After the Murdoch press moved unexpectedly swiftly to cut loose the deeply unpleasant Kelvin McFilth, a long-serving former editor of its best-selling title, the question being increasingly asked after the dust had settled was “Why”. Dropping Kel like the proverbial hot potato was easily understood, but why so abruptly, why now, why so suddenly, when any number of opportunities had presented themselves over the years?
The answer to that question contains one three-letter word: Sky. Print media is in decline, in the manner of a profitability nose-dive. Advertising revenue is deserting papers, and without it there will ultimately be no papers. But Sky is a money making machine par excellence, a cash cow with a lifespan stretching beyond the horizon. The Murdoch mafiosi own 39% of it, and would rather like to increase their holding to 100%.
Does Kelvin McFilth’s suspension really have anything to do with the Sky bid? Well, yes it does, and here we can usefully look at what happened the last time the Murdochs bid for full control. Bad behaviour scuppered that bid: the desperation with which the late and not at all lamented Screws was shuttered showed the lengths to which the Murdoch gang were prepared to go in order to keep their prize acquisition in play.
But, many will reply, there is so much less opposition this time round, the coalition of press and other media interests is just not there, and even the EU competition authorities have green-lighted the bid. All this is true. But just because the press, cowed as ever by Don Rupioni and his confidantes, has been quiet does not mean there is no opposition. And it does not mean there is no bad behaviour with the potential to derail the bid once again.
That opposition may have lost some supporters, but has now gained the highly motivated and professional presence of Media Matters For America, which has joined with Avaaz in the wake of recent revelations about Fox News Channel (fair and balanced my arse), its now former boss Roger Ailes, and top-rating host Bill O’Reilly.
MMFA cites attorney Lisa Bloom: “Fox News’ ‘ongoing culture of sexual harassment, its recent payouts of tens of millions of dollars of hush money, and most egregiously, its role in ending the careers of women who complained has been well documented in American media,’ and it reveals an ‘utter disregard for the rights of women’”, they tell.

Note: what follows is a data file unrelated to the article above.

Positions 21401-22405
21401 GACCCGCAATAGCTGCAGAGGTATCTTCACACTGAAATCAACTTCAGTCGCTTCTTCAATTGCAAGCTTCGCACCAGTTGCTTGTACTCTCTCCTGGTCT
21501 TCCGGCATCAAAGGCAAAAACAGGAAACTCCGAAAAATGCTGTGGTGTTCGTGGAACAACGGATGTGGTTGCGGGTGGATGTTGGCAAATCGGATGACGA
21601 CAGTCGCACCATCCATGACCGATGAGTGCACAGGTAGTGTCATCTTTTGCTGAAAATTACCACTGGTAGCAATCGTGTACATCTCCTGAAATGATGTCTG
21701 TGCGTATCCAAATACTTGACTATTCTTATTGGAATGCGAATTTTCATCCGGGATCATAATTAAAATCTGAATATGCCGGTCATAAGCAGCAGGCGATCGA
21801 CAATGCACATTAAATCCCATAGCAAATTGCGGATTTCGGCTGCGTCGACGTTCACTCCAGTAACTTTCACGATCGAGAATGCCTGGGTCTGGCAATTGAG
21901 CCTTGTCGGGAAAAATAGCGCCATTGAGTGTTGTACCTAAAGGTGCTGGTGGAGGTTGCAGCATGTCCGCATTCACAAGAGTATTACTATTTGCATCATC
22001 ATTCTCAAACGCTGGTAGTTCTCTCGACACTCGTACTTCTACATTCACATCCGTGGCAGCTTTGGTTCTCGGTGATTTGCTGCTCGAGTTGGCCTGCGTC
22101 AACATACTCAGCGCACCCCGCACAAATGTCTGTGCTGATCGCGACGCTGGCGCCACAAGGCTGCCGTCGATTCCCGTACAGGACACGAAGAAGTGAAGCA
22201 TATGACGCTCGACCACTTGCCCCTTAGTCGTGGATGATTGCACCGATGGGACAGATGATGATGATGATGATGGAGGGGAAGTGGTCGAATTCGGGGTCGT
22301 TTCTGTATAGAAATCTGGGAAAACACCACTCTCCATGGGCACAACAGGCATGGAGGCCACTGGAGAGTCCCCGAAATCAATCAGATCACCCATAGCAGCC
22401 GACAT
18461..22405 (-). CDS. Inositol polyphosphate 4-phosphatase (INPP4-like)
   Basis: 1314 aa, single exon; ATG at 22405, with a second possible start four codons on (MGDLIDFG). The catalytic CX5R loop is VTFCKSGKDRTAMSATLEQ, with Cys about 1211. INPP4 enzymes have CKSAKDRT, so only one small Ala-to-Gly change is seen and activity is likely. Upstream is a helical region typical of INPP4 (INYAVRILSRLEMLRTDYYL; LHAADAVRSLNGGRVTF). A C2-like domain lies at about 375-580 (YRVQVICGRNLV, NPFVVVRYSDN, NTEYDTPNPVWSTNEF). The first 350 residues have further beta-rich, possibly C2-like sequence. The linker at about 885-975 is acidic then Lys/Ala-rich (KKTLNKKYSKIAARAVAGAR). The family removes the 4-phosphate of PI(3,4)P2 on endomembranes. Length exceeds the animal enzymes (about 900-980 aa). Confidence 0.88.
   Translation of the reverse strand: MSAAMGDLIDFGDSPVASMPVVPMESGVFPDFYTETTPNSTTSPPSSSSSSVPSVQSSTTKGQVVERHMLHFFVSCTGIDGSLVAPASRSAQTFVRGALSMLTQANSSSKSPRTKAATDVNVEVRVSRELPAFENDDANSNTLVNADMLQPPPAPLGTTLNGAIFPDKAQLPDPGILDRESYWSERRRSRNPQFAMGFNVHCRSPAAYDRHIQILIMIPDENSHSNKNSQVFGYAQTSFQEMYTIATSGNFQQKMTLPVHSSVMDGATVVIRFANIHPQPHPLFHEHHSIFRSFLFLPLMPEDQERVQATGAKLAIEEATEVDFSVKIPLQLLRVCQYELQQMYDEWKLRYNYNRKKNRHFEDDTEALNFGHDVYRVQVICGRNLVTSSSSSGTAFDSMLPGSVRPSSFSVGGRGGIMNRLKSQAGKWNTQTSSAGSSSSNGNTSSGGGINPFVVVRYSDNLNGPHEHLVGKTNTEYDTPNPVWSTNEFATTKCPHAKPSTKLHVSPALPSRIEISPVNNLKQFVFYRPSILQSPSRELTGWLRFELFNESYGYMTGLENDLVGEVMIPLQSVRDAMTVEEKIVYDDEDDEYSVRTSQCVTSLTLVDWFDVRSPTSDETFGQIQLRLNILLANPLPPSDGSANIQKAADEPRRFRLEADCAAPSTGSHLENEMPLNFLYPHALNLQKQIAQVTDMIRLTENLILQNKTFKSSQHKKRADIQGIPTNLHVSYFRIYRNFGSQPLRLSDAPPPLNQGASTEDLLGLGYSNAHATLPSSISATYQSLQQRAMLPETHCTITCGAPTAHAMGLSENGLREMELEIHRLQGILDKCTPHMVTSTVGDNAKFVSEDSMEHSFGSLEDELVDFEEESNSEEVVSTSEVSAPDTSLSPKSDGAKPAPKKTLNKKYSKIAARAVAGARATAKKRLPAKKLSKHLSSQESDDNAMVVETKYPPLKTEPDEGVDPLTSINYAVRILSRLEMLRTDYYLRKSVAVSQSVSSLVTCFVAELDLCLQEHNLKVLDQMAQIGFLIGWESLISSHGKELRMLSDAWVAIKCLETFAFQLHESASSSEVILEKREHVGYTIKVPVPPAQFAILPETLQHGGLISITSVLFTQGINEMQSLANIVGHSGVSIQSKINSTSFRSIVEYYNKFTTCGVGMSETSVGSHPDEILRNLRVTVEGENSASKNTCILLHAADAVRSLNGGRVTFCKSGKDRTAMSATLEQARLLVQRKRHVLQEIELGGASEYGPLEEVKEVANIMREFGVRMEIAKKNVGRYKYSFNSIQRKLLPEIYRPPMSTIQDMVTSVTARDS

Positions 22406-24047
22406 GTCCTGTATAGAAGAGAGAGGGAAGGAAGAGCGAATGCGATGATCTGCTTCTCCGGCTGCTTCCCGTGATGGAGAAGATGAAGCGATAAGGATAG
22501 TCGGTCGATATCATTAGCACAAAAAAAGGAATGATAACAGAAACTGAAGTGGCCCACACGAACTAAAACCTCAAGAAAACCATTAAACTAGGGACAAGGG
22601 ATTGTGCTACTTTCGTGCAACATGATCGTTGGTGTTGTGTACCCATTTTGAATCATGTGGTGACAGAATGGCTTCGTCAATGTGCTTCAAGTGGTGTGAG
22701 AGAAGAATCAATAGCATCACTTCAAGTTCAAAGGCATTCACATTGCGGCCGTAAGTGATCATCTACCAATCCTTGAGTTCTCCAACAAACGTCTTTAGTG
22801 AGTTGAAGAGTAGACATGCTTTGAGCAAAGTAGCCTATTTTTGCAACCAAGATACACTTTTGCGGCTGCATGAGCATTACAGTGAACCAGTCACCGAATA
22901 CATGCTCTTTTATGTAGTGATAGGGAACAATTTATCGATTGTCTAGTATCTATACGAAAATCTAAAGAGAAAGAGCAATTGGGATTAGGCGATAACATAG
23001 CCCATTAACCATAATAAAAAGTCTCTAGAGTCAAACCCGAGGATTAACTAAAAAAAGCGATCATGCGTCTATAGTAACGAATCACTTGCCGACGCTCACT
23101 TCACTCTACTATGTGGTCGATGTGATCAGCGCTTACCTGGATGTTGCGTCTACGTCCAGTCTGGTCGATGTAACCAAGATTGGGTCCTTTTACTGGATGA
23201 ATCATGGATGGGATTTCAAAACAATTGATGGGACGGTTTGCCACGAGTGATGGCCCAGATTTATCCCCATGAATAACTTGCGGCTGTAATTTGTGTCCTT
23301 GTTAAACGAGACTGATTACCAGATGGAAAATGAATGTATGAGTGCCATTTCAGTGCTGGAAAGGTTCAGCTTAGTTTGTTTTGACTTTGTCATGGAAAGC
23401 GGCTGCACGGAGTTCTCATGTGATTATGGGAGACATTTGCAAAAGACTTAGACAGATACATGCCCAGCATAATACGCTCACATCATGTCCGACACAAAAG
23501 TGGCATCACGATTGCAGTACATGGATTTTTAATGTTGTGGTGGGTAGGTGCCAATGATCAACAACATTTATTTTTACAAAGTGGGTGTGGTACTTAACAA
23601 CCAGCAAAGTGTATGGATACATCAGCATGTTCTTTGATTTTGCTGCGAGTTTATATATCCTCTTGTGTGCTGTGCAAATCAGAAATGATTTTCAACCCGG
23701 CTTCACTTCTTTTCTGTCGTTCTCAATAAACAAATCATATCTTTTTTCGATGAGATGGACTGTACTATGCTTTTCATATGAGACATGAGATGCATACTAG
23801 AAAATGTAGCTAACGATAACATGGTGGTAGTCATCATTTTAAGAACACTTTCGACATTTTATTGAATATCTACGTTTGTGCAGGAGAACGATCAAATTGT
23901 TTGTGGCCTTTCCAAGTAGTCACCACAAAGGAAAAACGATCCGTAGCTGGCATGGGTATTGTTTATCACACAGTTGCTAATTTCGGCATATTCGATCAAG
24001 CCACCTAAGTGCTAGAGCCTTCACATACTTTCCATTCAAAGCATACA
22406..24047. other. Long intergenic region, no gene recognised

MMFA has also, with Avaaz, jointly authored a report which is appropriately summarised by the headline “Murdoch Takeover Of Sky Would Undermine British Broadcasting Standards, Joint Report Shows … Fox News And 21st Century Fox Have Faced Legal Action For Enabling Pervasive Workplace Discrimination And Sexual Harassment”.
MacKenzie may be a small cog in this particular wheel, but his presence at the Sun, given the knowledge of his past, merely adds to the stench of impropriety emanating from the Murdoch empire. Add to that the recent revelations from Byline Media about the amount of illegal blagging being undertaken on behalf of the Sun, and the impression that whoever enables all of this is not fit to run a major broadcaster becomes inescapable.
Would Fox News sack O’Reilly to make the Stateside angle go away? You bet they would. And would Murdoch close the Sun as he did the Screws? The answer to that one depends on how much he wants to get his hands on the prize that is 100% of Sky.
A pundit on TV news said that no sub-editor would dare to suggest to Kelvin that his column might provoke a severely negative reaction and maybe tone it down a bit. The fault therefore lay purely with McFilth and not the Sun. This is of course bollocks, the article would have been seen and approved at the highest level in that night's newsroom.
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